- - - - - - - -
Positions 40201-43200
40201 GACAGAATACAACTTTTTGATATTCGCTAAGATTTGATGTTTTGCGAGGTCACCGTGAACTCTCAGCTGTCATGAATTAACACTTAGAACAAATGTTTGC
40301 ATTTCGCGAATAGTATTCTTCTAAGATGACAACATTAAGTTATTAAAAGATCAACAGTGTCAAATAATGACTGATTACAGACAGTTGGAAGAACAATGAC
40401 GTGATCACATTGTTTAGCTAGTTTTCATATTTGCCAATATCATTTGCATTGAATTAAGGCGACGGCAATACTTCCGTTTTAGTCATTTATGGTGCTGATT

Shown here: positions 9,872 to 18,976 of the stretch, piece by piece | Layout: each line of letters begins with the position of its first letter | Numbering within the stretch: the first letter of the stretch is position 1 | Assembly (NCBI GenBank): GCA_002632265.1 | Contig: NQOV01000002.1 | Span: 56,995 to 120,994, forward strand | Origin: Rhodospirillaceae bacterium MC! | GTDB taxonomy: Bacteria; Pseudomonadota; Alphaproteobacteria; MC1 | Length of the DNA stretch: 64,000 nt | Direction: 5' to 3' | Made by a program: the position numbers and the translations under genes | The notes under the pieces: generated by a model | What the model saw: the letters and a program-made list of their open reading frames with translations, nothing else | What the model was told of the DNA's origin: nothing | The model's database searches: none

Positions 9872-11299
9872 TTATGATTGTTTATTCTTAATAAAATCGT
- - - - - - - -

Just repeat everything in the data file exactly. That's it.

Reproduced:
Positions 40201-43200
40201 GACAGAATACAACTTTTTGATATTCGCTAAGATTTGATGTTTTGCGAGGTCACCGTGAACTCTCAGCTGTCATGAATTAACACTTAGAACAAATGTTTGC
40301 ATTTCGCGAATAGTATTCTTCTAAGATGACAACATTAAGTTATTAAAAGATCAACAGTGTCAAATAATGACTGATTACAGACAGTTGGAAGAACAATGAC
40401 GTGATCACATTGTTTAGCTAGTTTTCATATTTGCCAATATCATTTGCATTGAATTAAGGCGACGGCAATACTTCCGTTTTAGTCATTTATGGTGCTGATT

Shown here: positions 9,872 to 18,976 of the stretch, piece by piece | Layout: each line of letters begins with the position of its first letter | Numbering within the stretch: the first letter of the stretch is position 1 | Assembly (NCBI GenBank): GCA_002632265.1 | Contig: NQOV01000002.1 | Span: 56,995 to 120,994, forward strand | Origin: Rhodospirillaceae bacterium MC! | GTDB taxonomy: Bacteria; Pseudomonadota; Alphaproteobacteria; MC1 | Length of the DNA stretch: 64,000 nt | Direction: 5' to 3' | Made by a program: the position numbers and the translations under genes | The notes under the pieces: generated by a model | What the model saw: the letters and a program-made list of their open reading frames with translations, nothing else | What the model was told of the DNA's origin: nothing | The model's database searches: none

Positions 9872-11299
9872 TTATGATTGTTTATTCTTAATAAAATCGT